We recently purchased new kitchen cabinets for the rental unit in our brownstone, after buying them last year for our duplex, which may seem like an easy decision. In truth, however, there are a dizzying array of choices when it comes to picking the style, the substance and the construction methods, not to mention where to shop in the first place. Below, what we learned in the process:

 

 

Soundproofing Floors

We recently wrote a post for BrickUnderground.com on our experience soundproofing the floors on the third floor rental unit.

SOUNDPROOFING FLOORS: A BROWNSTONER’S STEP-BY-STEP GUIDE

WHAT YOU’LL NEED:

  • 2 x 8 stock lumber
  • ¾ BC plywood
  • sound insulation
  • subfloor construction adhesive
  • coarse thread wood screws
  • sound dampening underlayment
  • finish floating flooring system

Check out the full post on BrickUnderground.com.

 

The Little Reveal

When we first started our renovations we pictured the big ta-da moment when everything would be done and we’d move into our perfectly designed, painted and furnished home like on Houzz or HGTV.

The reality is that we moved in when there was not even a kitchen and now that we have been here for over a year, there is still a punch list that needs to be completed and an endless list of ongoing projects not to mention the rental unit upstairs.

We thought we’d take advantage of our clean house to show all you faithful followers a few good before and afters with at least a little, ta-da!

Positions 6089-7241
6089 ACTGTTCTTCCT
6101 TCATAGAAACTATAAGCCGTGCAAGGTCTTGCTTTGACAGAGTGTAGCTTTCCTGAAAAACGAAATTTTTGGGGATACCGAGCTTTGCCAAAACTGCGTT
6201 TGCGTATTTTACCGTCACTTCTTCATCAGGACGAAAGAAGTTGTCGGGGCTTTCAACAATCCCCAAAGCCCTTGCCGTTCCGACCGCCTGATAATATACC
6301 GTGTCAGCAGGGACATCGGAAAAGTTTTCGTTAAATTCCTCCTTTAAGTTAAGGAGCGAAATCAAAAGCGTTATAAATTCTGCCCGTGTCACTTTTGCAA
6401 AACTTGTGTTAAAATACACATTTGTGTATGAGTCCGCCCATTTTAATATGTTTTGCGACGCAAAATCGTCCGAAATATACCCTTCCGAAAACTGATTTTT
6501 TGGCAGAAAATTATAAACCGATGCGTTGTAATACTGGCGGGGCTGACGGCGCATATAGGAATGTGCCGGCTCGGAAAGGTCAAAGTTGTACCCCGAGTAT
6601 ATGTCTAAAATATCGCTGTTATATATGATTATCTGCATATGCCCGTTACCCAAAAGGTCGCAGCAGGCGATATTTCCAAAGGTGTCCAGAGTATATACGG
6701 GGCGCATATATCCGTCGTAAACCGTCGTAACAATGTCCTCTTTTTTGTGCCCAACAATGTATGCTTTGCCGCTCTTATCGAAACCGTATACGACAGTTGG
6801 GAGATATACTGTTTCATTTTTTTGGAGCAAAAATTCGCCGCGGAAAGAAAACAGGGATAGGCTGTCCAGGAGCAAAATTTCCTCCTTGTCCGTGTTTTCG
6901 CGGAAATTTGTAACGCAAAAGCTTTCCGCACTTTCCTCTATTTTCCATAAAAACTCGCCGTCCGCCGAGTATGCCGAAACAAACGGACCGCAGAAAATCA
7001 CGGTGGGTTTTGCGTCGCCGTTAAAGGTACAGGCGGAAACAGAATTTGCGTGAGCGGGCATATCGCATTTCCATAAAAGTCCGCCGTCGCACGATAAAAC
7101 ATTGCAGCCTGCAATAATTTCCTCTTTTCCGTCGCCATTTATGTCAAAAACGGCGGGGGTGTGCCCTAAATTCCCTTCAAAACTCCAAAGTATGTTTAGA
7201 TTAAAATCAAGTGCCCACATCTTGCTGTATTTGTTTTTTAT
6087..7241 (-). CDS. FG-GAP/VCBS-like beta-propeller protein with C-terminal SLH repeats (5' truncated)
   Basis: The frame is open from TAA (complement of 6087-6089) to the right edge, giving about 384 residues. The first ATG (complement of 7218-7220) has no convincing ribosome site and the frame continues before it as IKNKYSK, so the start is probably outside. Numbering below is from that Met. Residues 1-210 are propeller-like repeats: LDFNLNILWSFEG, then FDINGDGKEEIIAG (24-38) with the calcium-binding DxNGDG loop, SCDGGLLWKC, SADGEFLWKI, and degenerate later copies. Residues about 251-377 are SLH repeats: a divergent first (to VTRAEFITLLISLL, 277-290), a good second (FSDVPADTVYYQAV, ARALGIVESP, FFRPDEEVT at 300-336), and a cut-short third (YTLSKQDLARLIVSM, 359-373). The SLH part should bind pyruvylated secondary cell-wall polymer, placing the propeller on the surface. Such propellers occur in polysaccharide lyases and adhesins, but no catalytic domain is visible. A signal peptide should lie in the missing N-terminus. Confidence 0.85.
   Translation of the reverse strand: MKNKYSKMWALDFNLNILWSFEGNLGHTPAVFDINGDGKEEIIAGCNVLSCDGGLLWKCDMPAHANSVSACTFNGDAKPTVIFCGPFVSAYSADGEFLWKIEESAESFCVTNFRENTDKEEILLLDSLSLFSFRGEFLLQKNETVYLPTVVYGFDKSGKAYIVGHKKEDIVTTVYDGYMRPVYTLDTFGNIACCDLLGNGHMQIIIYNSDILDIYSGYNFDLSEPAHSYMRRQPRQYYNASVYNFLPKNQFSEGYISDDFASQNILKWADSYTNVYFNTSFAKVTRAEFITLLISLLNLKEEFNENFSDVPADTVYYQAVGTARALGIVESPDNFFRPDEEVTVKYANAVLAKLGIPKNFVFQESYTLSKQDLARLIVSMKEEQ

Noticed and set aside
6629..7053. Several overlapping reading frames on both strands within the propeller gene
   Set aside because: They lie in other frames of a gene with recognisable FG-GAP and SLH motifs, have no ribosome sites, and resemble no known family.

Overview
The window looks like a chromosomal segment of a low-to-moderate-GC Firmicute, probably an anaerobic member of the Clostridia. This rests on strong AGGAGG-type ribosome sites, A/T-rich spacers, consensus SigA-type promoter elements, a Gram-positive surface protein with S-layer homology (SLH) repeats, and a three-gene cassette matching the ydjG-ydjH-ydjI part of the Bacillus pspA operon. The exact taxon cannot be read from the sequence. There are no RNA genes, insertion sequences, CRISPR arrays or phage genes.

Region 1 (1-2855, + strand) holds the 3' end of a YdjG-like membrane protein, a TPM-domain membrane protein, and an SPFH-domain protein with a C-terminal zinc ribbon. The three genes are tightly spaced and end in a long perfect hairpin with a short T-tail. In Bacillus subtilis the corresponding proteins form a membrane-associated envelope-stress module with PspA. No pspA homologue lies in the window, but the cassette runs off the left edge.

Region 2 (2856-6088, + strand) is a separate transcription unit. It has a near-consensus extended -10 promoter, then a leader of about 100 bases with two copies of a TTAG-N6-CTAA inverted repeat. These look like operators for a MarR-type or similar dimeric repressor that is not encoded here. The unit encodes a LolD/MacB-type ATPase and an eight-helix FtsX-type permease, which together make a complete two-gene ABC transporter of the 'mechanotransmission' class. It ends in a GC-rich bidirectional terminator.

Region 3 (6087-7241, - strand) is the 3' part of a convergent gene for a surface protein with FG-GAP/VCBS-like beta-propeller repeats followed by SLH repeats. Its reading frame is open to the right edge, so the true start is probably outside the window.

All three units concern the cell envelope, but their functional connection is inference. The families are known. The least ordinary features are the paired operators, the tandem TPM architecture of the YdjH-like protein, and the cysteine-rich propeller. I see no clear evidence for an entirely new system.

Parlor facing south before.

parlor facing south

After.

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As for decorating we pretty much just have our old furniture because we can’t financially justify buying any new furniture until the house is completely don’t and we have a tenant paying rent.

Parlor facing north

Parlor facing north

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parlor facing south

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Here we took out this door and partial wall to make the living area a bit larger since it is only a 16ft wide building.  We did not need the hallway behind the door because we were closing it off to separate the our unit from the apartment upstairs.  The building was a two family shared by the same family so they never officially block access between the two.

This awkward chair will be moved once we give it a design update some day.

This awkward chair will be moved once we give it a design update some day.

A little vision and a lot of patience (plus money) can go a long way.

Back facing north before the extension.

Back facing north before the extension (with the realtor).

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My dream kitchen

We love that we were able to save the ceiling because they don’t make that pattern of tin anymore.  Ours is a modest kitchen compared to some “dream kitchens” but for NYC and for a small family, it is perfect.  We will write an update on the drawbacks to marble counter tops and white cabinets later.

The closet on the left was built out and is  now the powder room.

The closet on the left was built out and is now the powder room.